Wednesday, September 7, 2016

The Writing on the Hull

The planet  Zaonia (0104 C885655-5     Ag Ri         123) in the Vergant Subsector had a problem. It was a rich agricultural world and numerous traders stopped there to buy food for other less bountiful worlds. The problem was many of these traders had forged identities to hide the fact they were skipping on their bank payments. Worse some traders came representing companies well known and licensed by the Zaon nobility for offworld exporting. They refuelled using the companies' credit lines (and resupplied their ships) passed bad checks or paid with counterfeit credits and left never to be seen again.

The banks that had mortgaged the ships that were skipping were not pleased.

The companies that paid to be allowed to export goods from Zaonia were not pleased.

The local merchants and starport authorities who were stiffed regularly were not pleased.

the nobles who ruled based on their control and use of technology were made to look like idiots. High technology was just too good at copying documents their local technology could not discern.

There was a light t the end of the tunnel though. One of the local knights had traveled offworld in his youth and had a membership in the Outreach Association. He used it to travel to a nearby spaceport and spoke with the various members there. The Outreach Association did not like when a world's commerce and star travel dried up. They sent him to the bank. The knight returned several months later with a number of binders. The binders and the paper sheets inside had to be specially ordered and cost nearly as much as his passage.

Everyone mortgaging a ship has to submit proof of identity you see. This consists of retina imaging, fingerprints, DNA and finally they sign off on the loan the old fashioned way. Banks are very traditional.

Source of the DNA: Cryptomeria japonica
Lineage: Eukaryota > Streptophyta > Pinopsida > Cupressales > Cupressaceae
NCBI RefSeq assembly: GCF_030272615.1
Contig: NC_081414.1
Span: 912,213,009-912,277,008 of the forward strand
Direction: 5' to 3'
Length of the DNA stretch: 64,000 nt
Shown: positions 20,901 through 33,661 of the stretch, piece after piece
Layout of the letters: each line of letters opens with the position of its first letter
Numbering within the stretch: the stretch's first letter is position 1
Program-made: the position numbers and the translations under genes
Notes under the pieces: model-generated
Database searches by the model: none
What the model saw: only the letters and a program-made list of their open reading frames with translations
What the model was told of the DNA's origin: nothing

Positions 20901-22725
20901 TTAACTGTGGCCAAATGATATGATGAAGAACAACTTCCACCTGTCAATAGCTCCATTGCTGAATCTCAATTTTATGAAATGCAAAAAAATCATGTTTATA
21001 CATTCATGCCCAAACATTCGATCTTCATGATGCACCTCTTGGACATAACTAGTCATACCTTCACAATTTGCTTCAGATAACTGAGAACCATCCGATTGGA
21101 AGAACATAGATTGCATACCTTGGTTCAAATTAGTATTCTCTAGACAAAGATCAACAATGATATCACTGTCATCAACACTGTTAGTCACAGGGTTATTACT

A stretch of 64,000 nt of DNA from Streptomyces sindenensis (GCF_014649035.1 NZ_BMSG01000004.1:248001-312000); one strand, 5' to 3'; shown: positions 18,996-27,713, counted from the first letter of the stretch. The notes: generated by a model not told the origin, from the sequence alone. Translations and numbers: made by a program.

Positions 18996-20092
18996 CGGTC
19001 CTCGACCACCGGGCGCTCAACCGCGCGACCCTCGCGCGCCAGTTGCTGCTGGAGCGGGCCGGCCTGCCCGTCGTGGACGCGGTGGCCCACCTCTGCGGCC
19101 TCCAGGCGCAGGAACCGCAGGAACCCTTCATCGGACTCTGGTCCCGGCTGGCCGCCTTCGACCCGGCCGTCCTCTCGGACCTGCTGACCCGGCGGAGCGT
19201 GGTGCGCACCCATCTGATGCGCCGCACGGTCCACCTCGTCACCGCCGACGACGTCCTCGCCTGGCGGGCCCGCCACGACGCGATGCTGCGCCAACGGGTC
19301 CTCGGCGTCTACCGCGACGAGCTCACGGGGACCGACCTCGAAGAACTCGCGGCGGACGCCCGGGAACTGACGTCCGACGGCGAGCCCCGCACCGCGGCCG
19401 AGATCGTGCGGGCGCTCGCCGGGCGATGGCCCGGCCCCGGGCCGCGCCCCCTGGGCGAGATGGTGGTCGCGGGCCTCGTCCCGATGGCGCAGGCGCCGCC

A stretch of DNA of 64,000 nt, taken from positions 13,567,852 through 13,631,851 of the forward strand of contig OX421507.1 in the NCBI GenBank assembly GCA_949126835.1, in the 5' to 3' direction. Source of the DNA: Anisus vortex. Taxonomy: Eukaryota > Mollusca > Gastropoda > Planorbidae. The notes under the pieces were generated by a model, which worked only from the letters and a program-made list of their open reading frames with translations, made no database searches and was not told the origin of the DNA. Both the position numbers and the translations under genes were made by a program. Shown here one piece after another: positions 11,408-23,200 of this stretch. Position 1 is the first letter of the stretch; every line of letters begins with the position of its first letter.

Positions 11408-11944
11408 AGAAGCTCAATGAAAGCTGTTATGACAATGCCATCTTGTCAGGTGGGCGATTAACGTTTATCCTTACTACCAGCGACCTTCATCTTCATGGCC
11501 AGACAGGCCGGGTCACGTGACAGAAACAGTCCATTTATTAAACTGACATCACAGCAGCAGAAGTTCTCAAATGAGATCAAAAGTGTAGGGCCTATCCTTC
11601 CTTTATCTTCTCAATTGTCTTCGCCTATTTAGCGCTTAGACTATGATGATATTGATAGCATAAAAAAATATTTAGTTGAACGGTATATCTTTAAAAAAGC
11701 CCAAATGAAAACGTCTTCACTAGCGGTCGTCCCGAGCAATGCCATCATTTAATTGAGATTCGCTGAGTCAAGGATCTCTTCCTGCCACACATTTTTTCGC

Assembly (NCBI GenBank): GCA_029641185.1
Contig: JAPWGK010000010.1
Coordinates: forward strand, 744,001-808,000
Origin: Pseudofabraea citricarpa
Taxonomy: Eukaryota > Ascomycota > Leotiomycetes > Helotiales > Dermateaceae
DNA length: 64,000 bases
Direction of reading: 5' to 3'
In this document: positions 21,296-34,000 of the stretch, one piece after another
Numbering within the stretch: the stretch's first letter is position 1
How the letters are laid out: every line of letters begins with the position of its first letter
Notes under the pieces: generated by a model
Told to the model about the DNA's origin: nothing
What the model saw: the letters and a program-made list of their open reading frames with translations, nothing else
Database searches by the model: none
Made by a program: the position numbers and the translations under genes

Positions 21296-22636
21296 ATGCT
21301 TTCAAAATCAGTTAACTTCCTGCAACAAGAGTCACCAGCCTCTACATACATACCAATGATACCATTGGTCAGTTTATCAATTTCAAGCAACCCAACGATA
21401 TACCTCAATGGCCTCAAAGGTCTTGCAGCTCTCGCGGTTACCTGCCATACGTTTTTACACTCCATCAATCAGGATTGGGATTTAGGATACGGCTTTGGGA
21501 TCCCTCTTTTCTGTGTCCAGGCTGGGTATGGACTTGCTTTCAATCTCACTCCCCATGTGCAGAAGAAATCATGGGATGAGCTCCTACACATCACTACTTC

Zaonia didn't have the technology for retinal or DNA scans. Importing offworld gear would erode the nobility's authority. Fingerprints could be faked with high tech prosthetics well enough to fool the locals. So the Zaons began checking signatures.

Handwriting is very hard to fake. People who use thumbprints and eye scans for ID don't know that. In fact the banks only took the signatures as a tradition. But the Zaons write quite a lot by hand: letters, legal forms, sometimes whole books! They also had a few graphologists who were very good for forensic work. They gave them new jobs at the starport and waited. As soon as someone came along with a ship that was listed as mortgaged (or even not) his handwriting was checked against bank records and by the pros.

They might hack and fake ship IDs and transponders and licenses but faking a signature on demand was too hard. They'd mess up their sign in sheet or sign a bad check badly and get busted on the way back to their ship. The better writing analysts could tell from changes in signatures whether the signers were nervous or ill or under the influence which certainly interested the local creditors. Scams dropped to tolerable levels.

The banks got several ships that skipped payments repossessed. They were happy.

The companies saw the license poachers jailed. They were happy.

The local merchants had a reasonable chance of being paid. They were happy.

The nobles seized several ships that were owned outright by their captains and began outfitting them as a small trade fleet for exporting handcrafted local wares. They were happy.

What did the nobility export? Illuminated manuscripts.

Forgery can mean different things to people at different technological levels.Analysts can analyze a signature for authenticity and their expert opinion is admissible as evidence in many courts today. Some cultures may view signatures as a quaint custom, writing being hardly used anymore. This can bite them on the rear in numerous ways as indicated.

Writing things down is one of the most secure forms of data entry. Bad guys might hack your computer or use fancy gadgets to read your monitor from a distance. But a notebook is immune to all that (and also EM pulses and viruses). Some navigators might even keep a written log or rutter with information on charting the best course on a given route with precomputed steps they found to work

Of course this could also lead to the ultimate secure fund transfer system: the letter of credits.